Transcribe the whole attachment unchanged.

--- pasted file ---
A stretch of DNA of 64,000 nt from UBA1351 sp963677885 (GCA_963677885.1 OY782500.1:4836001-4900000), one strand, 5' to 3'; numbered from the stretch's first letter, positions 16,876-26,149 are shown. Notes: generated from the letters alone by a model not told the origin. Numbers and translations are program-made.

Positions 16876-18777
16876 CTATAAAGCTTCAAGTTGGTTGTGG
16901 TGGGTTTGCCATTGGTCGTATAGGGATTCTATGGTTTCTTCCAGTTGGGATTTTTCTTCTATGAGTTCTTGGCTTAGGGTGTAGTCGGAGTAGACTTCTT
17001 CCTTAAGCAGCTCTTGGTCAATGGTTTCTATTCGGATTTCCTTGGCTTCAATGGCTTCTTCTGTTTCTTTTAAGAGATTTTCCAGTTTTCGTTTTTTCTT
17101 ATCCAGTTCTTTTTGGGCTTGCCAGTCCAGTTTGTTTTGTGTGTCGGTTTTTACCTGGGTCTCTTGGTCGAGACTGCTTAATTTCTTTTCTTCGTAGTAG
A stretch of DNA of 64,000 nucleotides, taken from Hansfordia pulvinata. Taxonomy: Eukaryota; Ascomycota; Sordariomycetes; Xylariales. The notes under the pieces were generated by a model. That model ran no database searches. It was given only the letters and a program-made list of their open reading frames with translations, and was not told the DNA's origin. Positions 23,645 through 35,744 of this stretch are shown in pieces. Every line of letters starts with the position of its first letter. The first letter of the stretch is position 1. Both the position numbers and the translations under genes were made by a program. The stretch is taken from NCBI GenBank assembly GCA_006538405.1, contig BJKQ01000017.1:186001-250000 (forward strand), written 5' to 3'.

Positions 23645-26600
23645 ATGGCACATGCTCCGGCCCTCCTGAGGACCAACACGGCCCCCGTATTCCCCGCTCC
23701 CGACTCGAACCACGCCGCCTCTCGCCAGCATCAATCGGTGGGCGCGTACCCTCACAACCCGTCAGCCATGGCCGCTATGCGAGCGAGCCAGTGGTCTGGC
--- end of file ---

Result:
A stretch of DNA of 64,000 nt from UBA1351 sp963677885 (GCA_963677885.1 OY782500.1:4836001-4900000), one strand, 5' to 3'; numbered from the stretch's first letter, positions 16,876-26,149 are shown. Notes: generated from the letters alone by a model not told the origin. Numbers and translations are program-made.

Positions 16876-18777
16876 CTATAAAGCTTCAAGTTGGTTGTGG
16901 TGGGTTTGCCATTGGTCGTATAGGGATTCTATGGTTTCTTCCAGTTGGGATTTTTCTTCTATGAGTTCTTGGCTTAGGGTGTAGTCGGAGTAGACTTCTT
17001 CCTTAAGCAGCTCTTGGTCAATGGTTTCTATTCGGATTTCCTTGGCTTCAATGGCTTCTTCTGTTTCTTTTAAGAGATTTTCCAGTTTTCGTTTTTTCTT
17101 ATCCAGTTCTTTTTGGGCTTGCCAGTCCAGTTTGTTTTGTGTGTCGGTTTTTACCTGGGTCTCTTGGTCGAGACTGCTTAATTTCTTTTCTTCGTAGTAG
A stretch of DNA of 64,000 nucleotides, taken from Hansfordia pulvinata. Taxonomy: Eukaryota; Ascomycota; Sordariomycetes; Xylariales. The notes under the pieces were generated by a model. That model ran no database searches. It was given only the letters and a program-made list of their open reading frames with translations, and was not told the DNA's origin. Positions 23,645 through 35,744 of this stretch are shown in pieces. Every line of letters starts with the position of its first letter. The first letter of the stretch is position 1. Both the position numbers and the translations under genes were made by a program. The stretch is taken from NCBI GenBank assembly GCA_006538405.1, contig BJKQ01000017.1:186001-250000 (forward strand), written 5' to 3'.

Positions 23645-26600
23645 ATGGCACATGCTCCGGCCCTCCTGAGGACCAACACGGCCCCCGTATTCCCCGCTCC
23701 CGACTCGAACCACGCCGCCTCTCGCCAGCATCAATCGGTGGGCGCGTACCCTCACAACCCGTCAGCCATGGCCGCTATGCGAGCGAGCCAGTGGTCTGGC